In my post on February 28, 2022, I reviewed actions in the U.S. and various other trading partners to impose additional export controls on goods going to Russia because of its invasion of Ukraine as well as a House bill to both strip normal trade relations from Russia and have the US seek to have Russia removed from the WTO. See February 28, 2022: Trade sanctions following Russia’s invasion of Ukraine, https://currentthoughtsontrade.com/2022/02/28/trade-sanctions-following-russias-invasion-of-ukraine/.
That same day, James Bacchus, a former WTO Appellate Body Chair, published an opinion in the Wall
Street Journal indicating that WTO Members have the ability under Art. X of the Marrakesh Agreement Establishing the WTO to expel Russia from the organization if they have the will. See Wall Street Journal, Boot Russia From the WTO, February 28, 2022, https://www.wsj.com/articles/boot-russia-from-the-wto-world-trade-organization-putin-international-economic-sanctions-tariff s-legal-authority-11646092051. Mr. Bacchus urges the United States to lead the effort to have Russia expelled from the WTO because of the unprovoked war started by Russia with Ukraine. Article X of the Marrakesh Agreement Establishing the WTO deals with amendments to the WTO and not specifically with removal of a Member. Mr. Bacchus’ piece is relying on language from Art. X:5 which states in part that “The Ministerial Conference may decide by a three-fourths majority of the Members that any amendment made effective under the preceding provision is of such a nature that any Member which has not accepted it within a period specified by the Ministerial Conference in each case shall be free to withdraw from the WTO or to remain a Member with the consent of the Ministerial Conference.” As recognized by Mr. Bacchus, the organization typically operates by consensus. Nonetheless, his opinion piece raises at least an approach that might be tried (propose an amendment to the WTO (e.g.. WTO membership is suspended at such time as the Member invades another WTO Member without UN authorization) and get Members to agree to vote on it and achieve 3/4 support).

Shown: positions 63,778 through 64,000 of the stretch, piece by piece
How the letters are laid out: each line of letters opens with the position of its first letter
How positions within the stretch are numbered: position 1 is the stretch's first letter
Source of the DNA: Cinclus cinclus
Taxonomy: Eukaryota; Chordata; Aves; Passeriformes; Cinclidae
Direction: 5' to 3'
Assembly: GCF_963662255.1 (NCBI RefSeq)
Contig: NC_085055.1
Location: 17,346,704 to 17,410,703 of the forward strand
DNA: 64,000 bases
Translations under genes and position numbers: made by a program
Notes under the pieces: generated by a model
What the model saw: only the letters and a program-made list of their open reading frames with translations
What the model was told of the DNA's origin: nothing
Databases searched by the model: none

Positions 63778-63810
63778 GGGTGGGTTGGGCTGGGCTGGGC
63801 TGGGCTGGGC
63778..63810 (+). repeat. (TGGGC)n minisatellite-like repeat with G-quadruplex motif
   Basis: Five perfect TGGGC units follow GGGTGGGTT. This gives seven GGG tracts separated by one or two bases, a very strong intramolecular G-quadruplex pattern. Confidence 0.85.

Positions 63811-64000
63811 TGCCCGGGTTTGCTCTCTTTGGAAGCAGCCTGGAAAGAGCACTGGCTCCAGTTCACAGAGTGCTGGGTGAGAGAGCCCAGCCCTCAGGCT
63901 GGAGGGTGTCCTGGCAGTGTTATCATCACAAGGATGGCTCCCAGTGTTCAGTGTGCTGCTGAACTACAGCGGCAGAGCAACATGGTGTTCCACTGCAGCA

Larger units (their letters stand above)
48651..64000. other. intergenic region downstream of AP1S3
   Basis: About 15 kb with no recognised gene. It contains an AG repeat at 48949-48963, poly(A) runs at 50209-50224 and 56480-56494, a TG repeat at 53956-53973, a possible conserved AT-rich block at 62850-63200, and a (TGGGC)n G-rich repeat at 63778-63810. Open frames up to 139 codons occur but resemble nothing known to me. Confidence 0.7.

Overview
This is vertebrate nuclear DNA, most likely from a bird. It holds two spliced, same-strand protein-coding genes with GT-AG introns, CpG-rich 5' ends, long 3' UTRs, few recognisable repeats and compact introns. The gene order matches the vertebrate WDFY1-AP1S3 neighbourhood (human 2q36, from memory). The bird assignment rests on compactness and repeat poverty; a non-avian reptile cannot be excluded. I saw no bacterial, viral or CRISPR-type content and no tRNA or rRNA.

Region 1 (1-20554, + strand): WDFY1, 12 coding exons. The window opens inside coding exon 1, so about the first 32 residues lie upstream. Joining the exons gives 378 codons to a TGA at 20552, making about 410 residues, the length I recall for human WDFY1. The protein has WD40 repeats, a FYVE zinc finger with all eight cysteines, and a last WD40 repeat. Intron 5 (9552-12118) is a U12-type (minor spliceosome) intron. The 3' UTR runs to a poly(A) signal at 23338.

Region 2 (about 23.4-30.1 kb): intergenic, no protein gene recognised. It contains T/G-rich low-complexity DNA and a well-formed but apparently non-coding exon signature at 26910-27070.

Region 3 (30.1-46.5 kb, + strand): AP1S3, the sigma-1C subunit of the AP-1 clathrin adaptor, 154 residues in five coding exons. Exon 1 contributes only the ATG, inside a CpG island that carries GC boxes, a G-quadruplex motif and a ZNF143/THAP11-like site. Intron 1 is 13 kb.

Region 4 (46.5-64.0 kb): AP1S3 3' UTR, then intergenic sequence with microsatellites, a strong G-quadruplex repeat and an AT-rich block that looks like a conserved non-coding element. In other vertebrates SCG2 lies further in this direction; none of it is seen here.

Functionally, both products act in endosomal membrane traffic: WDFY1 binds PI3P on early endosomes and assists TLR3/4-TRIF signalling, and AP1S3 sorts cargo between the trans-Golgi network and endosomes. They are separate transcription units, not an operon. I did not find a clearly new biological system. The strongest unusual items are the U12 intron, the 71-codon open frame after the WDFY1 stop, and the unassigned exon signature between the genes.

In the U.S. Congress, the Chairman of the Senate Finance Committee, Senator Wyden of Oregon, issued a press release on March 1, 2022 which included some additional trade and finance steps that could be taken to increase the sanctions on Russia. See Wyden Outlines Finance Committee Next Steps to Hold Russia Accountablefor Ukraine Invasion, March 1, 2022, https://www.finance.senate.gov/chairmans-news/wyden-outlines-finance-committee-next-steps-to-hold-russia-accountable-for-ukraine-invasion. Chairman Wyden’s list provides six additional steps that the U.S. should be taking to sanction Russia. The second deals with trade and is copied below.
” Second, we need to make sure tariff treatment of Russia reflects its pariah status. Permanent normal trade relations are extended to countries as they join the World Trade Organization (WTO) and agree to abide by rules that ensure a level playing field in international trade. Removing normal trade relations will raise tariffs on Russian goods and send a message that unprovoked invasions of a foreign nation will not be tolerated in any arena. In addition, Russia’s actions to throttle internet access and censor online content as a means to crush dissent and limit access to reliable information not only raise human and civil rights concerns, but also act as a barrier to trade. We must consider how trade tools can be used to address such digital authoritarianism by any actor.”
President Biden, in his state of the union address on March 1, 2022, indicated that the United States was joining the European Union and Canada in closing U.S. airspace to Russian aircraft. Such closure obviously restricts trade in some service sectors.
Some states and businesses are boycotting purchase of Russian goods.
It is clear that countries around the world will be ratcheting up sanctions on Russia and Belarus as Russia’s war in Ukraine continues to intensify. Much of the sanctions are finance-related but trade sanctions are a part and likely to become more important over time.